The Struggle of Being a Lifelong Learner

The Struggle of Being a Lifelong Learner

I love reflecting. Interviews, evaluations, feedback—cue The Sound of Music soundtrack, because these are a few of my favorite things. A huge part of reflection is doing. And reflection is especially effective when we try doing things differently. I implement new ideas in my classroom often. I’m surrounded by a few of the most amazing educators Kansas has ever known, so I have the opportunity to steal—I mean, appropriate their magical ideas. Right now, we’re learning about nonfiction texts through podcasts. This was an idea my colleague had after she was entranced with Sarah Koenig’s presentation of Serial. I, not being behind the times, had listened to Serial several years ago and was pumped. I’m overjoyed to report that the entire unit has been a booming success! The kids are loving listening to Koenig’s investigative journalism and are now preparing their own podcasts.

This is the best case scenario of a new idea. We think it, we do it, and then the students do it without a ton of complaints. When we try new things in the classroom, there is always a chance that it might not work out. And that chance is actually pretty high. We adapt, because we’re good educators, and we go forward to try again, because we’re good people, but it can be rough. Nonetheless, I have always jumped  in head first, eyes closed, and had a grand time with the fall, no matter how rough the landing was.

Up until recently, this is what I thought it meant to be a lifelong learner. I’m already a risk-taker, I dive into challenges, and I set myself new goals constantly. My kids, principal, and colleagues generally like me (I think). I read pedagogy books for fun, tweet actively about the successes in my classroom, and try to keep a positive attitude. Aren’t I doing enough? What other teacher boxes do I need to check off? I thought I had it all figured out.

Hindsight being what hindsight is, that was probably a part of the problem.

When faced with changes that were asked (in that way that ‘asking’ means ‘telling’) me by an outside source, I flopped. I became scared and, then, stubborn. When I wasn’t directing the change in my classroom, I freaked out. And not in a cute Dead Poet Society Robin William’s way where I was righteous and empowered. In a Cameron Diaz Bad Teacher way where I was unpleasant and unsupportive.

In my defense, I felt powerless. I know my classroom intimately and suddenly someone I had hardly spoken to was telling me how my classroom should look, feel, and exist. It was incredibly hard to trust that everything would be okay or that ‘okay’ was even a possible end-game scenario. I felt like I innately knew that I was right, they were wrong, and there wasn’t anything that could change my mind. I wasn’t alone in my stalwart sureness of my opinions. Others around me felt similar in the face of this change and we fed off each other, like dogs howling at the moon.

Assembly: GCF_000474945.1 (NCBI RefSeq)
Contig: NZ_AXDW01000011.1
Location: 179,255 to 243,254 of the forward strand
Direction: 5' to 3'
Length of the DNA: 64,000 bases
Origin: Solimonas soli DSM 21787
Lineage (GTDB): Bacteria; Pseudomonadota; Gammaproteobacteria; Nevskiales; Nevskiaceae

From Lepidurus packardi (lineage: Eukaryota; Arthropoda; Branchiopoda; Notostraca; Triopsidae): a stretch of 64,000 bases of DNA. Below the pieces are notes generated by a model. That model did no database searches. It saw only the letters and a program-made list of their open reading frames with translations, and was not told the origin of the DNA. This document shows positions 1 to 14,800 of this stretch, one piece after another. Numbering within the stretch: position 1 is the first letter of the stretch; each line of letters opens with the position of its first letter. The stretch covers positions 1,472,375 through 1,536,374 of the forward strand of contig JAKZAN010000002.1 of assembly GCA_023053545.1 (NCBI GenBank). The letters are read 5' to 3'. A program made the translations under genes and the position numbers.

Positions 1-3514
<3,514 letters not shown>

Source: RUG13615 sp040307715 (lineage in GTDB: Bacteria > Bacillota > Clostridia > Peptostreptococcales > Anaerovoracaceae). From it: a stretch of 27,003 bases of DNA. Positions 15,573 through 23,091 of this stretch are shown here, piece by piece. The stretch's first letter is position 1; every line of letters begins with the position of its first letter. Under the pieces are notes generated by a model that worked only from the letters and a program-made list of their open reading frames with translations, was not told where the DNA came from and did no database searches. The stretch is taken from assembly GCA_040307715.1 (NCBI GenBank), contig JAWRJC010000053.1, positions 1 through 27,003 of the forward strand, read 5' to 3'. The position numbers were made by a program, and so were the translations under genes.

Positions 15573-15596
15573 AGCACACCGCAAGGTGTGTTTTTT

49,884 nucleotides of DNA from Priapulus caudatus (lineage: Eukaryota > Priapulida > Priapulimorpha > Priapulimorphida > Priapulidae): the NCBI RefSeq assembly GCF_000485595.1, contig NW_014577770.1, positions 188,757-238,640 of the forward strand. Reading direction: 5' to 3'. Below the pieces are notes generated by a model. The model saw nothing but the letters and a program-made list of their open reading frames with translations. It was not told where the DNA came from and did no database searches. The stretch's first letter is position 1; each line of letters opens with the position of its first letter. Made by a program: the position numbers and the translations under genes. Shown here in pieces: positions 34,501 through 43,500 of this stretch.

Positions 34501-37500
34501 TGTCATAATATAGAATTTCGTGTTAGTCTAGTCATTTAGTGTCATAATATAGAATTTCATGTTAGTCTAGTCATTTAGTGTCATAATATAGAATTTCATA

Those are the moments where I was failing at being a lifelong learner. I failed to reflect. I failed to think critically about the multitude of perspectives that played into this decision. I failed to realize that there could be two sides to an argument and that, believe it or not, both could be various shades of correct.

I learned this lesson the hard way. I am not the only person who wants my classroom (and others) to be places of innovative learning. And part of that means accepting outside changes professionally and peacefully. As a result of my tumble into learning these lessons, I’ve developed several strategies that help me engage in discussions on change productively. Hopefully they’ll help you learn the lessons I did a tad more gracefully Take a look:

Be Mindful of Your Immediate Response to Change

When it comes to teaching, I am an outspoken person. I have well supported views and research-backed opinions. I went to school for this, do this everyday, and am darn passionate. But I’ve learned that to be a better teacher, I need to be more thoughtful in the responses I share with my colleagues and administration. It’s not critical that I give my immediate feedback on every idea ever introduced. What is critical is that I spend time thoroughly analyzing what response will be best for my classroom.

In some ways, this is easy! The theory of it is so simple.  Okay, Andrea. You can do this. Just don’t say the first thought that pops in your head. Got it.

But in other ways? This is complicated. Or at least complicated enough that I still struggle. Specifically, I struggling with controlling my facial expression to allow for the best possible outcome.